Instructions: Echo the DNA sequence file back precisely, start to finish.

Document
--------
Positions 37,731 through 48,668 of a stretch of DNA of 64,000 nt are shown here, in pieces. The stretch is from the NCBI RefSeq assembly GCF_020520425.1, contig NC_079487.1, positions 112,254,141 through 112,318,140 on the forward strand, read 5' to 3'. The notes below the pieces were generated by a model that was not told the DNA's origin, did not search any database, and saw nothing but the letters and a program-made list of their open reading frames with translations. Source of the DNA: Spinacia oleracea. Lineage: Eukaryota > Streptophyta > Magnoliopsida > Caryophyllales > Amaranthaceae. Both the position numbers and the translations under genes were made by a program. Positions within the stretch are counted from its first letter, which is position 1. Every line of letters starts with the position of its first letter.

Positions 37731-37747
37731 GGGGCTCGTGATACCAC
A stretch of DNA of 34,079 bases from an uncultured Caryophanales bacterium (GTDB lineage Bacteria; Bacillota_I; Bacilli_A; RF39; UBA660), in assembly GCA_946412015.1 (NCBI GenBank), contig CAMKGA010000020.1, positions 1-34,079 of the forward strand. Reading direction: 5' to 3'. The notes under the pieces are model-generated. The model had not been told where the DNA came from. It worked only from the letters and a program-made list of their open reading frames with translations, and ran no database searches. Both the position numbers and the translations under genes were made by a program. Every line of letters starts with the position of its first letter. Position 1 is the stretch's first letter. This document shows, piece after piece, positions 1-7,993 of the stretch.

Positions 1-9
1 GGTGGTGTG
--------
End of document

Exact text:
Positions 37,731 through 48,668 of a stretch of DNA of 64,000 nt are shown here, in pieces. The stretch is from the NCBI RefSeq assembly GCF_020520425.1, contig NC_079487.1, positions 112,254,141 through 112,318,140 on the forward strand, read 5' to 3'. The notes below the pieces were generated by a model that was not told the DNA's origin, did not search any database, and saw nothing but the letters and a program-made list of their open reading frames with translations. Source of the DNA: Spinacia oleracea. Lineage: Eukaryota > Streptophyta > Magnoliopsida > Caryophyllales > Amaranthaceae. Both the position numbers and the translations under genes were made by a program. Positions within the stretch are counted from its first letter, which is position 1. Every line of letters starts with the position of its first letter.

Positions 37731-37747
37731 GGGGCTCGTGATACCAC
A stretch of DNA of 34,079 bases from an uncultured Caryophanales bacterium (GTDB lineage Bacteria; Bacillota_I; Bacilli_A; RF39; UBA660), in assembly GCA_946412015.1 (NCBI GenBank), contig CAMKGA010000020.1, positions 1-34,079 of the forward strand. Reading direction: 5' to 3'. The notes under the pieces are model-generated. The model had not been told where the DNA came from. It worked only from the letters and a program-made list of their open reading frames with translations, and ran no database searches. Both the position numbers and the translations under genes were made by a program. Every line of letters starts with the position of its first letter. Position 1 is the stretch's first letter. This document shows, piece after piece, positions 1-7,993 of the stretch.

Positions 1-9
1 GGTGGTGTG